7. The CPAP device according to any one of claims 5-6, wherein the predetermined time period is in the range of about 1-10 seconds.
8. The CPAP device according to any one of claims 4-7, wherein the flow generator is in communication with a main power voltage detector, and the fraction is determined in accordance with the detected main power voltage.
9. The CPAP device according to any one of claims 1-8, wherein the microprocessor is configured to disable the CPAP device if a main power supply voltage is incompatible with the voltage rating of the CPAP device.
10. The CPAP device according to claim 3, wherein the humidifier control program includes machine readable code configured to: compare the converted voltage signal of the humidifier temperature (TH) to a temperature range (TR), and turn off or keep off power supply to the humidifier if TH is within TR.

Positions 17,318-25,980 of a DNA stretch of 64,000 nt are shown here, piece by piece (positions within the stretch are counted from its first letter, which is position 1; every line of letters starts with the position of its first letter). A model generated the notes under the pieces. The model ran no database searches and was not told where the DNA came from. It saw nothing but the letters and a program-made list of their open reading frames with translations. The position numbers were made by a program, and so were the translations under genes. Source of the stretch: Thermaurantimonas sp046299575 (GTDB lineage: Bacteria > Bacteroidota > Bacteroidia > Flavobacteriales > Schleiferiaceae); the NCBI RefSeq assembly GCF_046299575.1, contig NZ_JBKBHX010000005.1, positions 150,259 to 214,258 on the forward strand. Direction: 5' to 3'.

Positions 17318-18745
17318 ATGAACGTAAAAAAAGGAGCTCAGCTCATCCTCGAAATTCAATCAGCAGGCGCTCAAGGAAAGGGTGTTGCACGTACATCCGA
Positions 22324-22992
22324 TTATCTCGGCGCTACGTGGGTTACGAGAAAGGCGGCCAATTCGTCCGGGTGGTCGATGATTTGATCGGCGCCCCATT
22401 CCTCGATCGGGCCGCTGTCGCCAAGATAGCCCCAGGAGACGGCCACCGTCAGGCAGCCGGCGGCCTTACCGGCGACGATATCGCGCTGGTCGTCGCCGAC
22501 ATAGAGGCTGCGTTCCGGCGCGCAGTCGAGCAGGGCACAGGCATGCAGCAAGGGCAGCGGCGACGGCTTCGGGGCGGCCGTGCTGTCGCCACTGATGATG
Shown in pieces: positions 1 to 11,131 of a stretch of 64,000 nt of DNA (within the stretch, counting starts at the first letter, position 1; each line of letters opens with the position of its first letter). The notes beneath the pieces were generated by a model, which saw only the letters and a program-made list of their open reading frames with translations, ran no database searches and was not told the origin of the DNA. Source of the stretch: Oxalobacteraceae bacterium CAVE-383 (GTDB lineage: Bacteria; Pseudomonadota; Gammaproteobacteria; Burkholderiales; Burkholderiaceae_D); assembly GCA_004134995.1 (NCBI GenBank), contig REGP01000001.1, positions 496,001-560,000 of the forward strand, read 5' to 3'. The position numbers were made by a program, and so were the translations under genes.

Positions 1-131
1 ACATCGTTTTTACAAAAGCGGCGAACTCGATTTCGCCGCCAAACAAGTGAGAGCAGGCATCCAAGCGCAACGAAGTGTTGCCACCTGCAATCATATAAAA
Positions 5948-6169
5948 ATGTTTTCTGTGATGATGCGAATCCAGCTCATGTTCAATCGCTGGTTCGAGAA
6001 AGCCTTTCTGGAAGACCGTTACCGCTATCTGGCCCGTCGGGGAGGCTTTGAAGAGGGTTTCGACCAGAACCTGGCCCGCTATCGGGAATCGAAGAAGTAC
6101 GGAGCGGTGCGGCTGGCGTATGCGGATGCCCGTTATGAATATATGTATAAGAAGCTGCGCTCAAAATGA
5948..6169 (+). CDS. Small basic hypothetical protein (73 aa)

11. The CPAP device according to claim 10, wherein, if TH is not within TR, the code is configured to: turn off or keep off power supply to the humidifier if TH is greater than a maximum allowable temperature (TMAX), and if TH is not greater than TMAX, turn on or keep on the humidifier if TH is less than a minimum temperature (TMIN) and turn off or keep off the power supply to the humidifier if TH is not less than TMIN-
12. The CPAP device according to any one of claims 1-11, wherein the microprocessor has a capacity of about 100-150 bytes.
13. The CPAP device according to any one of claims 3-12, wherein the humidifier control program includes machine readable code configured to determine whether the humidifier is available.